The REAL ID Act directs the agency to make a credibility determination based on the “totality of the circumstances” and “all relevant factors” in determining credibility. 8 U.S.C. § 1158(b)(1)(B)(iii); Shrestha, 590 F.3d at 1040; see also Ling Huang v. Holder, No. 09–72837, 2014 WL 949118, at *2–4 (9th Cir. Mar. 12, 2014). The statute specifies the following credibility factors: “demeanor, candor, responsiveness of the applicant or witness, the inherent plausibility of the applicant or witness's account, consistency between the applicant or witness's written and oral statements, internal consistency of each statement, and consistency of statements with other evidence.” Shrestha, 590 F .3d at 1040; see 8 U.S.C. § 1158(b)(1)(B)(iii). We have observed that these statutory factors are not exhaustive, and that the agency can look to relevant pre-REAL ID Act factors, such as the “level of detail of the claimant's testimony.” Shrestha, 590 F.3d at 1040. At the same time, the agency cannot be selective in its evaluation of credibility; the agency's analysis must be reasonable as a whole. Id. at 1040–41. The REAL ID Act permits the agency to consider any inconsistency in the petitioner's testimony, regardless of whether the inconsistency implicates the “heart” of the petitioner's claim for relief. Id. at 1043. But utterly “trivial inconsistencies” that “have no bearing on the petitioner's veracity” cannot form the basis for an adverse credibility determination. Id. at 1043–44.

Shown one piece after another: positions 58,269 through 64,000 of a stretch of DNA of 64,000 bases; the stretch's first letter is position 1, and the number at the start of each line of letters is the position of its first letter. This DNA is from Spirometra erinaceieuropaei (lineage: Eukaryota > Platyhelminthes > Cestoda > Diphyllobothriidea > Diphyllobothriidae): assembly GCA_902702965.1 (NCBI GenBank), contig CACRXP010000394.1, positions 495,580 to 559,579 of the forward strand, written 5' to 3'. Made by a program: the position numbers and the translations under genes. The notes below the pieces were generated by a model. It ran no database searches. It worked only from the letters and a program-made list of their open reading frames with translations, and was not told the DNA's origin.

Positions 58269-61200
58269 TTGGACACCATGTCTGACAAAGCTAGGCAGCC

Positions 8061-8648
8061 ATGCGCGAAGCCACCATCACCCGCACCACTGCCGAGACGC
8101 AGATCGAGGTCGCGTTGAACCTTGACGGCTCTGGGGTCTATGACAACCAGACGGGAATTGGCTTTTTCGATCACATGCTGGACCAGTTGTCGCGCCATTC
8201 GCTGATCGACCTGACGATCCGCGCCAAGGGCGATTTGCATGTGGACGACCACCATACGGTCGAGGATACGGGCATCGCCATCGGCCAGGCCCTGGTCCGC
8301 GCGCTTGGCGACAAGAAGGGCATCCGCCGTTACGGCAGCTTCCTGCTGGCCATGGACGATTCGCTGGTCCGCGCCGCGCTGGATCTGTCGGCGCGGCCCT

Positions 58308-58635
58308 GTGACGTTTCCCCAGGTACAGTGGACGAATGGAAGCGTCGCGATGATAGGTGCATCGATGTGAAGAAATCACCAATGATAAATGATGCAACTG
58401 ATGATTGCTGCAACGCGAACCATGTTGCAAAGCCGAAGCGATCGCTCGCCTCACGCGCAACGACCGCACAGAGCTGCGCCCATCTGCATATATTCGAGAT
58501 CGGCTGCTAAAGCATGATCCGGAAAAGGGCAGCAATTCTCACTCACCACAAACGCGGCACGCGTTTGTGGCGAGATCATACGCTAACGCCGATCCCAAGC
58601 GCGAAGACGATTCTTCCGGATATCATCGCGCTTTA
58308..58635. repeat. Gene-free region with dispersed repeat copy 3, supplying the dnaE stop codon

The agency is required to give “specific and cogent reasons supporting an adverse credibility determination” to assist appellate review. Id. at 1042.

B

Here, the agency properly considered the totality of the circumstances in evaluating Jin's credibility. See id. at 1040. The IJ considered Jin's non-responsive demeanor, his misrepresentations of his residence, his fraudulent church membership certification, and his lack of detail in his testimony on the alleged police incident in China. The BIA similarly considered Jin's demeanor, misrepresentations and fraud, and lack of detail, but on this the BIA focused on Jin's statements about his religious beliefs.